Cisgenics in Crop Improvement: A Hope for a Second Green Revolution

What is Cisgenic?

A concept named cisgenesis was introduced by Jocobsen and Schouten in 2000 in the book ‘Toetsen en begrenzen : Een ethische en politieke beoordeling van de moderne biotechnologie’. The main principle of this initial cisgenesis concept was that the genes or gene elements should be derived from the species itself.

According to Schouten et al. (2006), cisgenesis is the modification of a recipient plant’s genetic background by a naturally derived gene from a cross-compatible species, including its introns and native promoter and terminator flanked in the normal sense orientation. The first scientific statement of bringing forth a true plant obtained by a cisgenic approach was reported in apple through the insertion of the internal scab resistance gene HcrVf2 influenced by its own regulatory genes into the cultivar Gala, a scab susceptible cultivar.

The Need for a Second Green Revolution

During the first green revolution, India had taken the lead by translating new scientific developments like short straw traits which resulted into higher yields. Nowadays, GM varieties are emerging as a strong tool that helps in yield security by providing resistance against pathogens, pests and herbicides.

But the evergreen revolution emphasises the need for enhancing productivity without ecological harm. In population rich, but land-hungry countries like India, China and Bangladesh, there is no option except to increase production under conditions of diminishing per capita availability of arable land and irrigation water and expanding biotic and abiotic stresses without being trapped in a Faustian bargain that threatens freedom and security.

Advantages of Cisgenesis over Conventional Breeding

Cisgenesis conquers the setback of linkage drag. It maintains the original genetic make-up of the plant variety. Due to cisgenesis, there is a reduction in pesticide application. Cisgenesis is a time-saving method compared to conventional breeding.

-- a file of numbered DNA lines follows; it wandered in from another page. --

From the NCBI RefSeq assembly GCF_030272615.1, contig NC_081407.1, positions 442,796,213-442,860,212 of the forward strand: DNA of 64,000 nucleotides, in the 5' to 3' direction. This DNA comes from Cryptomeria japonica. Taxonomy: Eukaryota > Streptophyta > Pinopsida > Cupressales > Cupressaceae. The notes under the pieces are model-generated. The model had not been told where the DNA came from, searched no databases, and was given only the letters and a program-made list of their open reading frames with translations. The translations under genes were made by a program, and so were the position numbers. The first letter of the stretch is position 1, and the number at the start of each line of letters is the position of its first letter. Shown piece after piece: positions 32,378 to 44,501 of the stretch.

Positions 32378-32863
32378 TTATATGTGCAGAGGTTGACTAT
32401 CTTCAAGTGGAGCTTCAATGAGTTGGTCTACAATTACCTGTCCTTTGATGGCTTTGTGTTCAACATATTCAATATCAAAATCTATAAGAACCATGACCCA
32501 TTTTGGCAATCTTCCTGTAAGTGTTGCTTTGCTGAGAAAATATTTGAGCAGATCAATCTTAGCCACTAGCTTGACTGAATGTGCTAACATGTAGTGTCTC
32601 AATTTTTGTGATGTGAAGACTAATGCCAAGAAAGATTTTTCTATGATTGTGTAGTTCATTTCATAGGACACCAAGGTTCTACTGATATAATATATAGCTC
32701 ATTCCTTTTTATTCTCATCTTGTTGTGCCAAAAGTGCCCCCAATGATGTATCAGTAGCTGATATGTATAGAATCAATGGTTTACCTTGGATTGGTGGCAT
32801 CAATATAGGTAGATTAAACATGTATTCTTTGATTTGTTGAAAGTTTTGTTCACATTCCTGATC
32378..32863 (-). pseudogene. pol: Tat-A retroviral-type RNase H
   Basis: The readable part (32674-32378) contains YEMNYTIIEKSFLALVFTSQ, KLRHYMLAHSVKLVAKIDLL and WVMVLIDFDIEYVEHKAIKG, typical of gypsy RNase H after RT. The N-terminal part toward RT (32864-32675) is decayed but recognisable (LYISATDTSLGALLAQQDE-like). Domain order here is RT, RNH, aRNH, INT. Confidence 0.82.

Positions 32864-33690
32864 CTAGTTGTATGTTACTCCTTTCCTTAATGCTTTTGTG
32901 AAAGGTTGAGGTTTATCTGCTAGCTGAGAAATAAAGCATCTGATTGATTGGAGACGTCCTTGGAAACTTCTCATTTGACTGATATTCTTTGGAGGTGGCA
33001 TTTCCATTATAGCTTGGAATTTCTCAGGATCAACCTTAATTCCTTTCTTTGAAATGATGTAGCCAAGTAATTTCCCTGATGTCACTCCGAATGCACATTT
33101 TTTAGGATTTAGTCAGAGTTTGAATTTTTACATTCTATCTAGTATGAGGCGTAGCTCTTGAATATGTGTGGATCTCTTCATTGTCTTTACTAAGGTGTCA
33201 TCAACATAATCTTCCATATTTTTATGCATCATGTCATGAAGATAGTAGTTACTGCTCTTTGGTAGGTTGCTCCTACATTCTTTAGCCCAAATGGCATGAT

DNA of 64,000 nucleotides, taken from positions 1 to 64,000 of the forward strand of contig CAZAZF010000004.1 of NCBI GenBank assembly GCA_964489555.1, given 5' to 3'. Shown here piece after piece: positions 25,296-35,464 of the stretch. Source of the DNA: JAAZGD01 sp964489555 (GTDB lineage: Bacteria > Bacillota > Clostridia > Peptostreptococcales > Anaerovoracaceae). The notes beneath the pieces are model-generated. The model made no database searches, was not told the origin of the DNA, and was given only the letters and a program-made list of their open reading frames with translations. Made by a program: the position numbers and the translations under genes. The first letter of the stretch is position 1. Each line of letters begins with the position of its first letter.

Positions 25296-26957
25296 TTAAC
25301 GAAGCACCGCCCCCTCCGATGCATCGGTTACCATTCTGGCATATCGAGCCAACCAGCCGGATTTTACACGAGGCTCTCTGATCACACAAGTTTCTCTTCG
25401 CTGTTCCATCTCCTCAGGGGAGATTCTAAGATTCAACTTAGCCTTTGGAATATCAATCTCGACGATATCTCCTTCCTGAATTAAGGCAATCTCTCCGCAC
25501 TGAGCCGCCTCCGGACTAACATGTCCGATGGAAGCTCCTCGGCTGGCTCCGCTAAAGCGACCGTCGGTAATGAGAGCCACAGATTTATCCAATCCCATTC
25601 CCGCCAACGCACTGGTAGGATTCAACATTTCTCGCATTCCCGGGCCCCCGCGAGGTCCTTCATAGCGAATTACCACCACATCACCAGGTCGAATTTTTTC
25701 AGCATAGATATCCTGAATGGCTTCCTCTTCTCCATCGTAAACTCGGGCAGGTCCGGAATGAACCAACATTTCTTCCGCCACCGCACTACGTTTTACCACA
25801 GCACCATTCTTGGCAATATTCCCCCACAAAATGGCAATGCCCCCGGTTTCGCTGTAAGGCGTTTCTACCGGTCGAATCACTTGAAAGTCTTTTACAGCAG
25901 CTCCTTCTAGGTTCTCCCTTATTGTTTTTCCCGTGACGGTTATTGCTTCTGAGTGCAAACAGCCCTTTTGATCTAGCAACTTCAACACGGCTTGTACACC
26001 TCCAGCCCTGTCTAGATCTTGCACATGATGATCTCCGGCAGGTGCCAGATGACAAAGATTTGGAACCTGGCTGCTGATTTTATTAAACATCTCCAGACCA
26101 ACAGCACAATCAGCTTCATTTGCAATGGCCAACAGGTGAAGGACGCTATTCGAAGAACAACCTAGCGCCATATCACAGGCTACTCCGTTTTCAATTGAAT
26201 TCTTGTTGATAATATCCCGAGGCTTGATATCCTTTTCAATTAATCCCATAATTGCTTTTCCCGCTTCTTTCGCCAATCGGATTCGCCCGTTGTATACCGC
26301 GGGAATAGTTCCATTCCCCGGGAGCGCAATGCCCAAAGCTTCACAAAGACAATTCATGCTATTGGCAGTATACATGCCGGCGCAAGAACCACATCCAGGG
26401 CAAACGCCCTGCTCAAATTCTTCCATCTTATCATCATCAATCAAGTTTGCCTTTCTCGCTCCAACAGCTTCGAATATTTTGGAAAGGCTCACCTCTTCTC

Methods for Cisgenic Development

  1. Transformation Methods
  1. Agrobacterium mediated transformation
  2. Biolistic mediated transformation
  3. Methods to Generate Marker-Free Transformed Plants
  1. Avoiding the use of any selectable markers
  2. Cotransformation
  3. Active marker-removal by recombination
  4. Use of transposable elements
  5. T-DNA Borders or Plant-Derived T-DNA Borders (P-DNA Borders)
  6. Vector-Backbone Sequences

Case Studies

Han et al. (2011) studied the effects on plant growth from insertion of five cisgenes that encode proteins involved in gibberellin metabolism. Intact genomic copies of PtGA20ox7, PtGA2ox2, PtRGL1_1, PtRGL1_2 and PtGAI1 genes from the genome sequenced Populus trichocarpa clone Nisqually-1 were transformed into Populus tremula × alba (clone INRA 717-1B4). Overexpression of gibberellic acid biosynthesis enzymes increased the growth rate, while overexpression of catabolic enzymes and negative signal regulators decreased the growth rate and reduced stature.

            Vanblare T. et al. (2011) developed a cisgenic apple with scab resistance through the transfer of the HcrVf2 genomic clone, including its own promoter and terminator, into apple cv Gala.

            Holme, I.B. et al. (2014) used a barley phytase gene (HvPAPhy_a) expressed during grain filling to evaluate the cisgenesis concept in barley. The marker gene elimination method was used to obtain marker-free plant lines. Seeds of one cisgenic line homozygous for a single extra cisgene copy of HvPAPhy_a showed a 2.8-fold increase in phytase activity corresponding 2200 phytase units (FTU)/kg flour.

            Jo et al. (2014) pursued a cisgenesis approach to introduce two broad spectrum potato late blight R genes, Rpi-sto1 and Rpi-vnt1.1 from the crossable species Solanum stoloniferum and Solanum venturii, respectively, into three different potato varieties. These cisgenic events were selected because they showed broad spectrum late blight resistance due to the activity of both introduced R genes.